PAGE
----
It’s Hard to Be a Power Broker on Wall Street Without Electricity

| November 14, 2012 1:39 PM

It’s hard to be a power broker on Wall Street when you have no electricity.

It’s a fact that Wall Street is the manifestation of financial power in America and possibly, the world.  What happens when that the furnace of financial trading is doused by the waters of the Hudson and East Rivers? What happens is a lot of building basements get flooded, and if you think the power of these firms sits atop the penthouse floors next to varnished cherry wood desks with Montblanc pen sets, you’d be wrong. The power is in the basement and on Oct. 29, the power went out.

Network equipment for Internet access, damaged in basement flooding in Lower Manhattan.

Here's what a Cisco Internet network switch looks like after being submerged in flood waters. Photo by Brian Goldberg.

Even as power gets restored, a variety of damages is keeping offices closed, be they financial or nonprofit groups. Bloomberg.com reported that as of Nov. 12, nearly 29 percent of Lower Manhattan office space has been out of operation since Hurricane Sandy hit the streets. For instance, Cantor Fitzgerald LP won’t return to its office at 199 Water Street for the next 6-8 weeks and the New York Daily News will wait a minimum of six months before re-occupying 4 New York Plaza, according to Bloomberg News.

Buildings in the financial district are also the home to small trading firms that provide a large amount of liquidity to many U.S. markets.  These firms, many with less than 100 people, use electronic trading systems to place and execute orders on the various financial exchanges.

Ethernet interface converter

When dry, your Internet will pass through a GBIC (gigabit Ethernet interface converter). After Sandy it, is just junk. Photo by Brian Goldberg.

When Sandy’s storm surge flooded the buildings that house these firms, not only did they lose lighting and elevator service, but their telecommunication gear (typically located in the basement) was completely destroyed.  The brackish and salty water instantly destroyed the electronics that powers the telephone and network traffic.  With no phones and no network connections, there would be no orders to and from the exchanges.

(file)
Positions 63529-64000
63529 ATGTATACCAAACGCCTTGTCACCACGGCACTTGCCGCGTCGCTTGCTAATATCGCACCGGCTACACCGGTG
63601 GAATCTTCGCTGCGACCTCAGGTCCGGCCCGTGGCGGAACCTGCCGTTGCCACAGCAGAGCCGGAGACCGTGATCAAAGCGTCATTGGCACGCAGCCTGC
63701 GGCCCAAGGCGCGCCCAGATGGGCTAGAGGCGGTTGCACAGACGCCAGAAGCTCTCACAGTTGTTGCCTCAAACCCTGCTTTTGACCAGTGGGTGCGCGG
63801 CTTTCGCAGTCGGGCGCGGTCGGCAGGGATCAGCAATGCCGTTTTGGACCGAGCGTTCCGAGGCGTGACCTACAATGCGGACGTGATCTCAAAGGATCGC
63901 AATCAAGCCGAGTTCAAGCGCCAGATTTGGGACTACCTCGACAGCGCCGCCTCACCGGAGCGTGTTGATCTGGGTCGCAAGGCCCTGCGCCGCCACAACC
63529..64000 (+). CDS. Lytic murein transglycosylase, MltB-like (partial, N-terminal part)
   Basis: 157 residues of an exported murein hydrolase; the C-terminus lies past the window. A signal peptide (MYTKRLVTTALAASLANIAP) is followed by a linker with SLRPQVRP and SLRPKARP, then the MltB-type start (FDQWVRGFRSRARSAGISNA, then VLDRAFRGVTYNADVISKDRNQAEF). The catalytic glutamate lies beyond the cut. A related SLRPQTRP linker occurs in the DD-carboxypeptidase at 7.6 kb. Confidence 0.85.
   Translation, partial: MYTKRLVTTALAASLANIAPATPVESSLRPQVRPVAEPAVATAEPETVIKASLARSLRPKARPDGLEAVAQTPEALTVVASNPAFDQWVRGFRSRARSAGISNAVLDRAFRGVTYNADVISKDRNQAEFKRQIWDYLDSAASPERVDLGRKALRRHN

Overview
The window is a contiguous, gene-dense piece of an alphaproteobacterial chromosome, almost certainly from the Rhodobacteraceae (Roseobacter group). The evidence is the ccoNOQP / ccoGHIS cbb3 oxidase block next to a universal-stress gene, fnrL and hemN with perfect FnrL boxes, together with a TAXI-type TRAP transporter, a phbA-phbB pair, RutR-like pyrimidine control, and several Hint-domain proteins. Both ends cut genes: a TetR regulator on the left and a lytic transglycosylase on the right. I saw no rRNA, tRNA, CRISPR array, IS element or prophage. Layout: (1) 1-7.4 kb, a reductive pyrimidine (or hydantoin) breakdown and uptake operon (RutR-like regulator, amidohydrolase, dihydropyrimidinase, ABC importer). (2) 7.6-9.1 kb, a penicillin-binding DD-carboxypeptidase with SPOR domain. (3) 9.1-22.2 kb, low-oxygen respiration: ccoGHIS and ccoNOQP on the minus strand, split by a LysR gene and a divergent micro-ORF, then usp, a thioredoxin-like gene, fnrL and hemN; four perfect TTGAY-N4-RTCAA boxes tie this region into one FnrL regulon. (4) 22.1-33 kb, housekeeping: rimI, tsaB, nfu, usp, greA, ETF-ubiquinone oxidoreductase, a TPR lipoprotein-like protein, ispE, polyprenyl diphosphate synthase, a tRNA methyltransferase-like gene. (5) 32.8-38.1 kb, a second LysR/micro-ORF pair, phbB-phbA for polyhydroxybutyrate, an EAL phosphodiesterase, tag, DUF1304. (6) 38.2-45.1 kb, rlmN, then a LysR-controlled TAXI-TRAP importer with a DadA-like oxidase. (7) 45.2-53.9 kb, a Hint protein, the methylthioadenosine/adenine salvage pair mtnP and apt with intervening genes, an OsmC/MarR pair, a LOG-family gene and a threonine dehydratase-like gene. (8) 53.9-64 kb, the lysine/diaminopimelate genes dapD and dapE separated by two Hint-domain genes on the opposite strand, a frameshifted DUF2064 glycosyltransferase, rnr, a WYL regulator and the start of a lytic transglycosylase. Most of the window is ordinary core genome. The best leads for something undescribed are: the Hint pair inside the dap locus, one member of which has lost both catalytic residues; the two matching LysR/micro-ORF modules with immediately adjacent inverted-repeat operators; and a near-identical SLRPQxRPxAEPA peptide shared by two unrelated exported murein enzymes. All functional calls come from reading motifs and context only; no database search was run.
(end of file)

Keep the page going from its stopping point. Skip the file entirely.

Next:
On Tuesday, Nov. 13, water was being pumped out of the Verizon building at 140 West Street, protected by sandbags. Photo by Brian Goldberg.

The New York Stock Exchange, NASDAQ and other U.S. exchanges took Monday and Tuesday off, the days bracketing Sandy’s landfall, but come hell or high water — usually a metaphor but now an apt phrase — they were opening on Wednesday.  That meant many of these smaller trading outfits had to figure out how to get their office and trading systems up and running.  They had to do this without power, Internet, phones or even a working elevator to fetch needed equipment that stayed dry on the upper floors, but was powered off.  Network engineers and traders hauled computers down flights of stairs to take them to places where they could be put to use.

These tools of the trade were often transported to apartments that were spared from the blackout, turning employees’ or owners’ homes into trading shops and temporary office spaces in Midtown and Uptown Manhattan.  Ad-hoc networks were built to connect the traders workstations to the various exchanges.  Some firms were able to get into the markets on Wednesday, Nov. 7, but market volumes  indicated that many did not.

Of course, the big banks and trading firms have disaster recovery sites for seamless transference of business procedures to other locations, but many smaller firms don’t. You’d be surprised how much equities are traded by firms that consist of just a handful of people.

As for the major exchanges, you’d think they’d be spared all of this disruption, but they were hit just as hard.  NASDAQ, BATS, and several other major exchanges located in Northern New Jersey did not have any power from the grid all week after Hurricane Sandy.  Instead, they powered the thousands of computers that trade billions of dollars of stocks every day using a large array of diesel generators and fuel tanks large enough to run days on end.

Given the size and the scope of the damage, it’s amazing that some of these small firms got back into the markets that first Wednesday after the storm. Many firms will remain in temporary office space and it may not be until the end of the year that the diaspora of small financial firms return to their original office space. Either way, those firms that overcame these challenges will have a story to tell.

Brian Goldberg is a computer engineer working in the financial sector in Lower Manhattan.  He also has several years experience in construction as a project engineer, and now has several days experience in flood remediation.

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